Enrico Checcucci , 1 , 2 , 3 , Stefano De Luca 1 , Paolo Alessio 1 , Paolo Verri 1 , Stefano Granato 1 , Sabrina De Cillis 1 , Daniele Amparore 1 , Michele Sica 1 , Federico Piramide 1 , Alberto Piana 1 , Gabriele Volpi 1 , Matteo Manfredi 1 , Gabriella Balestra 4 , Riccardo Autorino 5 , Cristian Fiori 1 , Francesco Porpiglia 1 , The Uro-technology and SoMe Working Group of the Young Academic Urologists Working Party of the European Association of Urology
1 January 2021
To assess the use of telemedicine with phone-call visits as a practical tool to follow-up with patients affected by urological benign diseases, whose clinic visits had been cancelled during the acute phase of the COVID-19 pandemic.
Patients were contacted via phone-call and a specific questionnaire was administered to evaluate the health status of these patients and to identify those who needed an “in-person” ambulatory visit due to the worsening of their condition. Secondarily, the patients’ perception of a potential shift towards a “telemedicine” approach to the management of their condition and to indirectly evaluate their desire to return to “in-person” clinic visits.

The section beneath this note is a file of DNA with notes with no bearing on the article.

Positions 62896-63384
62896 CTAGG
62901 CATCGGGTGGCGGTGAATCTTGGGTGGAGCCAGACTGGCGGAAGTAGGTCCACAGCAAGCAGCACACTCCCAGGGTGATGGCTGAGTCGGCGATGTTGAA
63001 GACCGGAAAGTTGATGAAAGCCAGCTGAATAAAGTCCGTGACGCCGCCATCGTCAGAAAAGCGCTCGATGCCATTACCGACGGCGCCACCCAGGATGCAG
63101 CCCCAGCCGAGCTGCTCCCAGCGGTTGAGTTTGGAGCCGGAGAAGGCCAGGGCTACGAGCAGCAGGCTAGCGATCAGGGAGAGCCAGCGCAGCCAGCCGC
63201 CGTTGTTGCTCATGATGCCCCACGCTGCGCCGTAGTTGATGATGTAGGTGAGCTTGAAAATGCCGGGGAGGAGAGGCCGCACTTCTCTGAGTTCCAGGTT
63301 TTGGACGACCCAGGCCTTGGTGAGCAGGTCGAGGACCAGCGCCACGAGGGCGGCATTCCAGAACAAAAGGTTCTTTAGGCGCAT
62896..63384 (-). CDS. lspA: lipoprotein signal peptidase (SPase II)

607 were contacted by phone-call. 87.5% (531/607) of the cases showed stability of the symptoms so no clinic in-person or emergency visits were needed. 81.5% (495/607) of patients were more concerned about the risk of contagion than their urological condition. The median score for phone visit comprehensibility and ease of communication of exams was 5/5; whilst patients’ perception of phone visits’ usefulness was scored 4/5. 53% (322/607) of the interviewees didn’t own the basic supports required to be able to perform a real telemedicine consult according to the required standards.
Telemedicine approach limits the number of unnecessary accesses to medical facilities and represents an important tool for the limitation of the risk of transmission of infectious diseases, such as COVID-19. However, infrastructures, health workers and patients should reach out to a computerization process to allow a wider diffusion of more advanced forms of telemedicine, such as televisit.